Insurers have been sounding the alarm about their auto claims ratios returning to normal post-pandemic, but expect the oil shock to temper that expectation somewhat, P&C industry execs predict.
The war in Ukraine and consequent embargo on Russian oil have helped drive the price of West Texas Intermediate (WTI) crude oil up from US$57.68 per barrel in 2020 to an average $108.50 in March 2022, based on stats provided by the Alberta government.
At the gas pump, that translates into a national average retail price for gas in Canada of 208.5 cents per litre as of last Thursday, per CBC, citing GasBuddy statistics. That’s 76 cents higher than last year’s average of 132.2 cents per litre, CBC reported. The country hit an all-time record of 210.8 cents per litre on June 12, according to GasBuddy.
Which raises the question, will people really be driving as much as insurers thought, post-pandemic? Perhaps not, some P&C industry execs told Canadian Underwriter last week in a webinar, Global Economy: Impact on Canadian P&C Industry. However, the industry will still see higher loss ratios in auto insurance than they did during the pandemic years.
“There’s no doubt that higher oil prices lead to fewer car accidents, as people just don’t as often jump in the car and go driving,” agreed Alister Campbell, president and CEO of the Property and Casualty Insurance Compensation Corporation (PACICC). But “if there’s a slightly less [driving] because of the oil price, I suspect the bias would likely still be that we will see a return to more driving over the next 12-to-24 months than we’ve seen during lockdown.”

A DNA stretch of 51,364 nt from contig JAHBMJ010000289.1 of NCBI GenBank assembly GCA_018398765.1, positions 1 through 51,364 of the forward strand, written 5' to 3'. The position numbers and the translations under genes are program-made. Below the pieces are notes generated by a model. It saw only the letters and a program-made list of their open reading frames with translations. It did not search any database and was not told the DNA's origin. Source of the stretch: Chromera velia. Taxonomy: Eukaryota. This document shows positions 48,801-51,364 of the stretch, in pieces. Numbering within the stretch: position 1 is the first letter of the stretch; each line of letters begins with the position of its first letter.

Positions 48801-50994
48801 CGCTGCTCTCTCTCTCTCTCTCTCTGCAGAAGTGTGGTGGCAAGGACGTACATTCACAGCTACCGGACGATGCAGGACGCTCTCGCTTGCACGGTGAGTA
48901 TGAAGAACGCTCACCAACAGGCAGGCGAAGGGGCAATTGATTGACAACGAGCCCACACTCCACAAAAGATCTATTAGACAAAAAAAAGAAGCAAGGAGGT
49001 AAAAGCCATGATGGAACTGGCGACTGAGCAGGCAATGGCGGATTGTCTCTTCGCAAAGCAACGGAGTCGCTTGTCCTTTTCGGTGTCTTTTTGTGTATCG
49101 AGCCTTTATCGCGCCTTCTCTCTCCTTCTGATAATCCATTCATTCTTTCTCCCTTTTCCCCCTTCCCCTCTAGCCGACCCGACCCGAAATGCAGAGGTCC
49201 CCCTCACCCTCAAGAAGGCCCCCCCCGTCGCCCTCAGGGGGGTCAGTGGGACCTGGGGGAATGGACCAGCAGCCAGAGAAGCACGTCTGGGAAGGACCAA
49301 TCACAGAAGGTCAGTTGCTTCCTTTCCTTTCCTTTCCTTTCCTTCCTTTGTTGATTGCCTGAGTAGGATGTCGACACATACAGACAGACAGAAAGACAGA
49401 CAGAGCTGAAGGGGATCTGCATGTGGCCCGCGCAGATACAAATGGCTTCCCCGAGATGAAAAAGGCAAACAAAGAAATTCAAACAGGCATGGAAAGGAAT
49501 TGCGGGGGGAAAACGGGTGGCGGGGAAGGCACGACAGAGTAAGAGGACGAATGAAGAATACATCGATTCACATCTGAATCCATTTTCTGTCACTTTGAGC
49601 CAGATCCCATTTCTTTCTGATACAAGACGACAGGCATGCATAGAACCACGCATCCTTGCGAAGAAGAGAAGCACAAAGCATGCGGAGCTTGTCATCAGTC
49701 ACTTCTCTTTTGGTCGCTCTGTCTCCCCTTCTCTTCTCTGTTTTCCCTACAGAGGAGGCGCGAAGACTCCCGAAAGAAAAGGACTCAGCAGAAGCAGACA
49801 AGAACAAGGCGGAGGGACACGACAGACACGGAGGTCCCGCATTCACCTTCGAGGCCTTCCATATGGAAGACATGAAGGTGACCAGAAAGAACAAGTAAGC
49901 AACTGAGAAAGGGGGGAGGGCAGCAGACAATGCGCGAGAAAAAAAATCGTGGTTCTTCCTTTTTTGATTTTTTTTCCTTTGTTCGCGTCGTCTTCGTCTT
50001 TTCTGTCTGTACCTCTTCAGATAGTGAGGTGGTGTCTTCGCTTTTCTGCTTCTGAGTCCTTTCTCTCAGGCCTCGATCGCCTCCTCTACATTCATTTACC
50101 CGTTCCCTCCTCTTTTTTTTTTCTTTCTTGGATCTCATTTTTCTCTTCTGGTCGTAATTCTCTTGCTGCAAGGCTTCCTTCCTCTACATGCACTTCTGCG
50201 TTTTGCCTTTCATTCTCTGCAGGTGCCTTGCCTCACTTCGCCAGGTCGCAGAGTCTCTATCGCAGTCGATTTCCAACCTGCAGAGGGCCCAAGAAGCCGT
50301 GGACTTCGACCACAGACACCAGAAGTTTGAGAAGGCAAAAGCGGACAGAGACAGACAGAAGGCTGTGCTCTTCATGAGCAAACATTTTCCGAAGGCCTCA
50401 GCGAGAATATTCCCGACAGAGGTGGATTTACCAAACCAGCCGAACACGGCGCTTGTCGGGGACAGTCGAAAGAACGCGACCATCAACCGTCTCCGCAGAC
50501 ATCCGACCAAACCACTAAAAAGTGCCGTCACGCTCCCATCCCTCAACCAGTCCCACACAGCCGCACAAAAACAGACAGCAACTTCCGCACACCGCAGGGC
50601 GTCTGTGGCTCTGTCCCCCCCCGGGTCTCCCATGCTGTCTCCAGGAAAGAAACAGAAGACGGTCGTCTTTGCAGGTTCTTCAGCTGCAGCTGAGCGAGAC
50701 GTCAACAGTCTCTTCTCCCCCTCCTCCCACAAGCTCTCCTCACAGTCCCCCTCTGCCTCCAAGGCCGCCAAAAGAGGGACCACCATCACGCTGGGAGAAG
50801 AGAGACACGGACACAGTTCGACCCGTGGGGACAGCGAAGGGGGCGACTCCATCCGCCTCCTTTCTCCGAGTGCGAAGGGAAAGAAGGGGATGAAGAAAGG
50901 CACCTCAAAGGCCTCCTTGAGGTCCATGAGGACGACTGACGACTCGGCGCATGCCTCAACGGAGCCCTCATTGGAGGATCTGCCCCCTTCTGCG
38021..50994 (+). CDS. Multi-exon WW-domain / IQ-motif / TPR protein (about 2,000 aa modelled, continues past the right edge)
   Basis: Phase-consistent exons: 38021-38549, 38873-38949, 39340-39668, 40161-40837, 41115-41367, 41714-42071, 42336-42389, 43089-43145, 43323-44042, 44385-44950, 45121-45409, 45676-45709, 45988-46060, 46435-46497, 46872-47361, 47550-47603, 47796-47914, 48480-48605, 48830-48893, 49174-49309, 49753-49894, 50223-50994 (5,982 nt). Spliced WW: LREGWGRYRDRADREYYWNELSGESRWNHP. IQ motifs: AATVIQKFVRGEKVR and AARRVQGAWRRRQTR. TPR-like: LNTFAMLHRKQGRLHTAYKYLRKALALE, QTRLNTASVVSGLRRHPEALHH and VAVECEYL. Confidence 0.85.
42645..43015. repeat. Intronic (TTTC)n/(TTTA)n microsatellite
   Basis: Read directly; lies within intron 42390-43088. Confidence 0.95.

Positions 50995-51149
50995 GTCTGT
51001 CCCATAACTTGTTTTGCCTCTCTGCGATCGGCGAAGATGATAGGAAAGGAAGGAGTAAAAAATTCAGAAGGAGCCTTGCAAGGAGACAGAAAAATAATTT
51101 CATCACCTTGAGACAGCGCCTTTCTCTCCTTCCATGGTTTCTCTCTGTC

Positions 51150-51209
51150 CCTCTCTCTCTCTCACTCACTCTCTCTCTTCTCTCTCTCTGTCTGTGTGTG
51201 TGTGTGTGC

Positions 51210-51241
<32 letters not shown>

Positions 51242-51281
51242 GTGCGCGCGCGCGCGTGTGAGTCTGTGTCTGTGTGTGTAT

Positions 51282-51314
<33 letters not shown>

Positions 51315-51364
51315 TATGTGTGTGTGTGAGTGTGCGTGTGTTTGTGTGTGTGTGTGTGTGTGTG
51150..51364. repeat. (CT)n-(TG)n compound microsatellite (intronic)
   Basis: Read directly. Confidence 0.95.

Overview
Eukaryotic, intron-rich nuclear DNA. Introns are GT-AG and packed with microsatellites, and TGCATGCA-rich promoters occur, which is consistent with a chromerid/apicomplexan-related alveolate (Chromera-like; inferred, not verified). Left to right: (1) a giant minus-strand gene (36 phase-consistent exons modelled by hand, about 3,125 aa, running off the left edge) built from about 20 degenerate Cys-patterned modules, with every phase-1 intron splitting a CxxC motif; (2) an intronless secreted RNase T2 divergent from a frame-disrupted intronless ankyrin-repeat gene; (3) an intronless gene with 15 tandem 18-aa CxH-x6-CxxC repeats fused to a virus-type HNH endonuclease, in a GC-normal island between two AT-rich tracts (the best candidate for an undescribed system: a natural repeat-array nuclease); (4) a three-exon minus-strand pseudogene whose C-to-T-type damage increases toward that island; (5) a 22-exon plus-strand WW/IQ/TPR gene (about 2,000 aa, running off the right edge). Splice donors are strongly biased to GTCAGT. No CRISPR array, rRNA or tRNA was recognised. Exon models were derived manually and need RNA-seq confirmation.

Sonia Kundi, chief risk officer at Zurich Canada, agreed. “Obviously during the pandemic we saw a lot fewer drivers on the road. At one time, I could actually drive up Yonge Street [Toronto’s busiest street] and not be in a traffic jam, or even cross over the road [as a pedestrian] without having to wait for 10 minutes, which is fantastic. But I do think oil prices…will have an impact.
“People won’t be driving as much as prior to the pandemic, maybe. But I think people are just eager to get back to some sort of normality now.”
During the early part of 2020, just before the pandemic, Canada’s auto insurers had a collective combined ratio in auto of more than 100%, a signal that writing auto insurance was unprofitable, Intact Financial Corporation CEO Charles Brinadmour observed in a fireside chat in April 2021.
But with government shutdowns of most businesses in 2020 to prevent the spread of COVID-19, the streets of Canada were comparatively quiet. Auto insurers saw their claims ratios drop from 78.1% in 2019 down to 71.8% by the end of 2020.
“All auto lines are exposed to loss frequency owing to distracted driving and the number of miles driven, but frequency was down significantly in 2020, as shelter-in-place requirements, business closures, and remote working arrangements led to a steep decline in miles driven,” A.M. Best said in a 2021 report on the Canadian insurance market.
With businesses re-opened, insurers expect to see increased driving and increased frequency of auto insurance claims, raising loss ratios again. But how much of a dent the oil shock may make in consumers’ driving habits remains an open question.
Feature image courtesy of iStock.com/GeorgePeters